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Infectious Disease Clinics of North America
Publication Date
DOI: 10.1016/s0891-5520(05)70356-1
  • Medicine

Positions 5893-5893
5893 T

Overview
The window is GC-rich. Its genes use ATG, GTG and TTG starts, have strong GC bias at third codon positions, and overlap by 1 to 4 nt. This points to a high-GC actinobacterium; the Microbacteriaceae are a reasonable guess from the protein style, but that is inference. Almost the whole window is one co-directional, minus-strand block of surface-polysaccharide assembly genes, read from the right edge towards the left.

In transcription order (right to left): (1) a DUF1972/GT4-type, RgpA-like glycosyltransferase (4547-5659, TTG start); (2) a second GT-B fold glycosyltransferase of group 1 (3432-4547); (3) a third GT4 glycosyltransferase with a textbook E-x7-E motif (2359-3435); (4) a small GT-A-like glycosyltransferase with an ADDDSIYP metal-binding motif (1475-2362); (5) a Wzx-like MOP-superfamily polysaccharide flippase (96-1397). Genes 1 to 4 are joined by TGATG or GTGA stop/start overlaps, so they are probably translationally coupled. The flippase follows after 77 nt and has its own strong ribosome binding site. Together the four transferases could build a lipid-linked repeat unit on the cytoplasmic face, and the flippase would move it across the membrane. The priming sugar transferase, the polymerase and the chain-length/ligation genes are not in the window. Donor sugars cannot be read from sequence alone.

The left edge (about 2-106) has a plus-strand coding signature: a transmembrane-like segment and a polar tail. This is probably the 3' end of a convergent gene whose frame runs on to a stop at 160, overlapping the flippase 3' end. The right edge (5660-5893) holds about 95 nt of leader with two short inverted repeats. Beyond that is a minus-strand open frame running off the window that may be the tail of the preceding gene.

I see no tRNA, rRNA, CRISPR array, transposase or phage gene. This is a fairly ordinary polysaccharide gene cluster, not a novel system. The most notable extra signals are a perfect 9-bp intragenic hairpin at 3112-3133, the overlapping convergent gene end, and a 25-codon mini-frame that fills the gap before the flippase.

Changes in the venue of health care have been remarkable during the past decade. Recent estimates indicate that 60% of surgical procedures in the United States are now performed in ambulatory surgical settings. 72 Complex surgical interventions that 10 years earlier would have been unthinkable outside the confines of hospitals are being performed in ambulatory facilities. Similarly, the management of complex medical conditions has been successfully transferred from hospitals to ambulatory care settings. Finally, hospital admissions for patients with acute medical conditions associated with asthma and congestive heart failure, previously an indicator of optimal care, are now considered indicators of suboptimal ambulatory care. Competition and diminishing resources have compelled health care systems to build infrastructures to support ambulatory care and reduce the need for expensive hospitalization. The changing venue of health care should theoretically reduce the risk for nosocomial infections. There is a paucity of published information, however, describing the impact of the shift to ambulatory care on the risk for infections related to medical and surgical interventions. The purpose of this article is to review the risk for and control of nosocomial infections associated with ambulatory care. Nosocomial infections have traditionally been defined as infections originating in hospitals. For the purpose of this review, the term nosocomial infection encompasses any infection that occurs in association with health care, regardless of site. Ambulatory care in this context includes health care rendered for acute and chronic diseases and surgical interventions performed in facilities in which patients reside for less than 24 hours. Risk for nosocomial infections associated with care in emergency departments, dialysis centers, chronic care centers, and in the home are not considered in this review. The discussion considers four topics: (1) the theoretical risk for nosocomial infections in ambulatory care is discussed relative to the risk for infections among hospitalized patients; (2) selected pathogens that pose a risk for transmission in ambulatory settings is described; (3) procedures that are performed frequently in ambulatory care venues and that pose a risk for infection is discussed; and finally, (4) considerations regarding the environment and recommendations for controlling the risk for transmission of infections in ambulatory sites is discussed. The general lack of empirical studies regarding the risk, detection, and efficient control of nosocomial infections in ambulatory care environments will be apparent to the reader.

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